Southwest plane window breaks mid-flight again, passengers 'crying hysterically'

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A recent flight from Chicago to New Jersey was forced to make an unscheduled landing after a window cracked mid-flight, with some lovely jagged edges just flawless for calming your aviation nerves.

Pilots on Flight 957, a Boeing 737 plane, chose to land in Cleveland instead of heading from Chicago to New Jersey.

The incident occurred just weeks after Southwest Flight 1380 made an emergency landing in Philadelphia when an engine failure blew out one of its windows, almost sucking a passenger out of the cabin.

The airline did not specifically say that a window had broken, however.

Southwest Airlines spokeswoman Brandy King said the plane never lost cabin pressure - which would have triggered oxygen masks to drop down for passengers - and that the pilots did not declare an emergency before landing.

While the two events sound similar at face value-both involved window damage mid-air followed by an unexpected landing-it is still unknown what caused today's incident.

The spokesperson told Newsweek that the plane maintained pressurization throughout the flight. That plane was diverted to Philadelphia en route from NY to Dallas after the jet's left-side engine exploded at about 30,000 feet.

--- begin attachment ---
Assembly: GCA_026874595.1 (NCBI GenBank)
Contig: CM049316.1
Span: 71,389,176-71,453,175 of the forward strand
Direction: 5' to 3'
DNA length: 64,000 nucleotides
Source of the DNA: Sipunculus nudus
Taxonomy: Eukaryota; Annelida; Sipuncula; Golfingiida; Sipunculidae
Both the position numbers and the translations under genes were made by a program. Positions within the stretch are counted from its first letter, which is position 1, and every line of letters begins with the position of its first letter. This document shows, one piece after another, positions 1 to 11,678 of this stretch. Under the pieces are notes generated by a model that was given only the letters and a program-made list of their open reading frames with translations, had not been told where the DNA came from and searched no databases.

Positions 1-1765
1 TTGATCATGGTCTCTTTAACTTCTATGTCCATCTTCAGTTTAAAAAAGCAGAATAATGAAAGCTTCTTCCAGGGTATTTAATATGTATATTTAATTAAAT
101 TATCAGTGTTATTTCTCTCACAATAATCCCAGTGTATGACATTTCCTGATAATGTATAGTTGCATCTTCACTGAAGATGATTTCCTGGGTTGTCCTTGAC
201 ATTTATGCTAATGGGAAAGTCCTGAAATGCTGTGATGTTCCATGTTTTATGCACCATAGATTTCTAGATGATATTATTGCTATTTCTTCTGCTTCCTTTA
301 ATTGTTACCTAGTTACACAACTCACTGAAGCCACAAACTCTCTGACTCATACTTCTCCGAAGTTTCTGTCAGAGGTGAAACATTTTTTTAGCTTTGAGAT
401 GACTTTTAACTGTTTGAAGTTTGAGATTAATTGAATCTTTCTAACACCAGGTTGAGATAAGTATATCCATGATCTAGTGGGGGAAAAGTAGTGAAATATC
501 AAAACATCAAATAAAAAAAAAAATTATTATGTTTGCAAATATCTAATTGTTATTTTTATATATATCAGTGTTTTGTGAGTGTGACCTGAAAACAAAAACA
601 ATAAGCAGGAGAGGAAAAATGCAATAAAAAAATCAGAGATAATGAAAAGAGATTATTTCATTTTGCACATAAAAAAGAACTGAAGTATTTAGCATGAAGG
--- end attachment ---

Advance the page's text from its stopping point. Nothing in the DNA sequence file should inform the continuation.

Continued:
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There were no reports of injuries after Flight 957 landed safely in Cleveland Wednesday.

A cracked airplane window forced a quick landing for a flight that was leaving IL.

Southwest Airlines is a major U.S. domestic carrier with a nationwide network.

Hirsch Chinn, a passenger on the flight, told ABC News other passengers on board quickly changed seats upon discovering the cracked window.

Philadelphia's medical examiner said Ms Riordan died of blunt impact trauma to her head, neck and torso.

Paul Upshaw thought of that as he landed in Cleveland. A woman was killed by the debris from the engine. Thanks to the @SouthwestAir crew and pilots for handling it professionally'. Each exit window has three panes and federal data shows only 26 failures of the outer pane worldwide in the entire Boeing 737 history.